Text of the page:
It’s a universal aggravation for many music lovers when you are not able to skip over songs while you’re in the groove and listening to Pandora radio. But imagine the Internet radio service’s frustration with not being able to just skip its latest dispute regarding a recent ASCAP protest. The performing rights organization is reportedly against Pandora’s plans to buy Rapid City, SD-based KXMZ (FM) from Connoisseur Media for an estimated $600,000.
As a result of the purchase, Pandora expects to reduce its music licensing fees and potentially do away with its sale application. ASCAP, who has before been able to simplify prospecting and licensing efforts, argues that Pandora cannot appeal to the public’s musical interests while the latter says that the former’s accusations are but a, “blatant attempt to draw the FCC into a private dispute” with regard to performance royalties.
Pandora also notes that its organization, in fact, already serves KXMZ’s listeners’ needs, as is evidenced by their review of 42,000 Rapid City area Pandora subscribers. Through this method, Pandora says it can determine listeners’ likes more so than can music surveys or focus groups and can thus more accurately program the station’s music selection to reflect its fans’ tastes.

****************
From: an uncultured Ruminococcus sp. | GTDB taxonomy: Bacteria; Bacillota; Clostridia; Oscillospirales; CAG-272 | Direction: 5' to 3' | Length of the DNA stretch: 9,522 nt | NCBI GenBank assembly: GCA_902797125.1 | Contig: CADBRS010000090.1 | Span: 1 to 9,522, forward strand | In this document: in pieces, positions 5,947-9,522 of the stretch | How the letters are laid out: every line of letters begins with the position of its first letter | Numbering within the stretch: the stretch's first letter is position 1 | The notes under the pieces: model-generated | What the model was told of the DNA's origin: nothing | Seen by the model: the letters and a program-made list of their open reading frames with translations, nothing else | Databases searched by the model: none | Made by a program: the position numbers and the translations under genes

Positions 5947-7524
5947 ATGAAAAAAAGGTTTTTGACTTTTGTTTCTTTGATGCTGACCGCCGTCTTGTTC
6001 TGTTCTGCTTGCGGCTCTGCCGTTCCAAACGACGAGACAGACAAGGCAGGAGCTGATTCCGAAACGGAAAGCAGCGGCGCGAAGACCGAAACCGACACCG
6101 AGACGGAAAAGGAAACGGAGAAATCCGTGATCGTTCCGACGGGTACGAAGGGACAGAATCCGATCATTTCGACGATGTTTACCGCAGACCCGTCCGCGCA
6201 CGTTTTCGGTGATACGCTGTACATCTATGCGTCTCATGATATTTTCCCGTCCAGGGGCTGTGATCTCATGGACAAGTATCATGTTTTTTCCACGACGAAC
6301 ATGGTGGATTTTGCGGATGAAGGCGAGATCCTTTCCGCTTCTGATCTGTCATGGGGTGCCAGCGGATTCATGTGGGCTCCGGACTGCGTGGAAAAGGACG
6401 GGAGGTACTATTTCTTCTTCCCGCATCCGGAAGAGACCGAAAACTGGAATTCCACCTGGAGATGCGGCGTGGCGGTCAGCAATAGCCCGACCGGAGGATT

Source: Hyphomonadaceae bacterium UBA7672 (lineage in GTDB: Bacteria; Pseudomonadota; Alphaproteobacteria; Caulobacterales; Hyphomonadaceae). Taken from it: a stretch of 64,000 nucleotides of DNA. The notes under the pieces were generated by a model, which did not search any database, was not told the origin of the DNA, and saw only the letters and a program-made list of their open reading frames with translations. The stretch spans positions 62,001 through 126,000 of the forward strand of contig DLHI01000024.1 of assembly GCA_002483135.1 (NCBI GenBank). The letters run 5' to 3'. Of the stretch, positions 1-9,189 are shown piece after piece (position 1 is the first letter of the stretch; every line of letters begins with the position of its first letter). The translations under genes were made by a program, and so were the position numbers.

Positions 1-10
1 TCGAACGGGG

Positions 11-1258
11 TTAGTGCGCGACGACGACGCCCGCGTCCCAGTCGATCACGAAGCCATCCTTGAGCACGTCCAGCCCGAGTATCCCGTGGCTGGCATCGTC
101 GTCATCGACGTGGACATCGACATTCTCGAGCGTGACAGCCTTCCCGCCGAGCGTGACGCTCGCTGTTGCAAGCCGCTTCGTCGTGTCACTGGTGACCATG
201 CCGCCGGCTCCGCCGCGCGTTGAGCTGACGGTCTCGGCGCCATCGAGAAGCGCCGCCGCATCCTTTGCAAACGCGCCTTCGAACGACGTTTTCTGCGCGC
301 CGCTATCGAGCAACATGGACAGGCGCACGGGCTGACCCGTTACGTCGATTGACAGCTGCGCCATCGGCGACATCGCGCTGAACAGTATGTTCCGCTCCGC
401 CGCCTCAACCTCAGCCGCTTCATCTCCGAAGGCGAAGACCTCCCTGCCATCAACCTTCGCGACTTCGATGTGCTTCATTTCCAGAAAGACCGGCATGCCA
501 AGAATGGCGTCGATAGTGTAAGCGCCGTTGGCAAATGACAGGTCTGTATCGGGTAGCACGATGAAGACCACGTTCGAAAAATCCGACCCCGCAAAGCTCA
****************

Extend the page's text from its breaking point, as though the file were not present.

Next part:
Furthermore, Pandora’s purchase of KXMZ seems to pose no threat to the station’s employees, as the Internet audio service will retain the entire staff. As such, Pandora has wholly disclosed its ownership of the radio station, despite ASCAP’s claims, which Pandora labels as “meritless” and founded on “superficial analysis.”
Though listeners may have formerly expressed issues with Pandora, as have consumers of any service, the company seems to have a bright future with its fans at KXMZ. On the other hand, ASCAP will have to sing to a tune different than its “Protest Pandora,” as the general consensus seems to be that it’s been overplayed.
Edited by Stefania Viscusi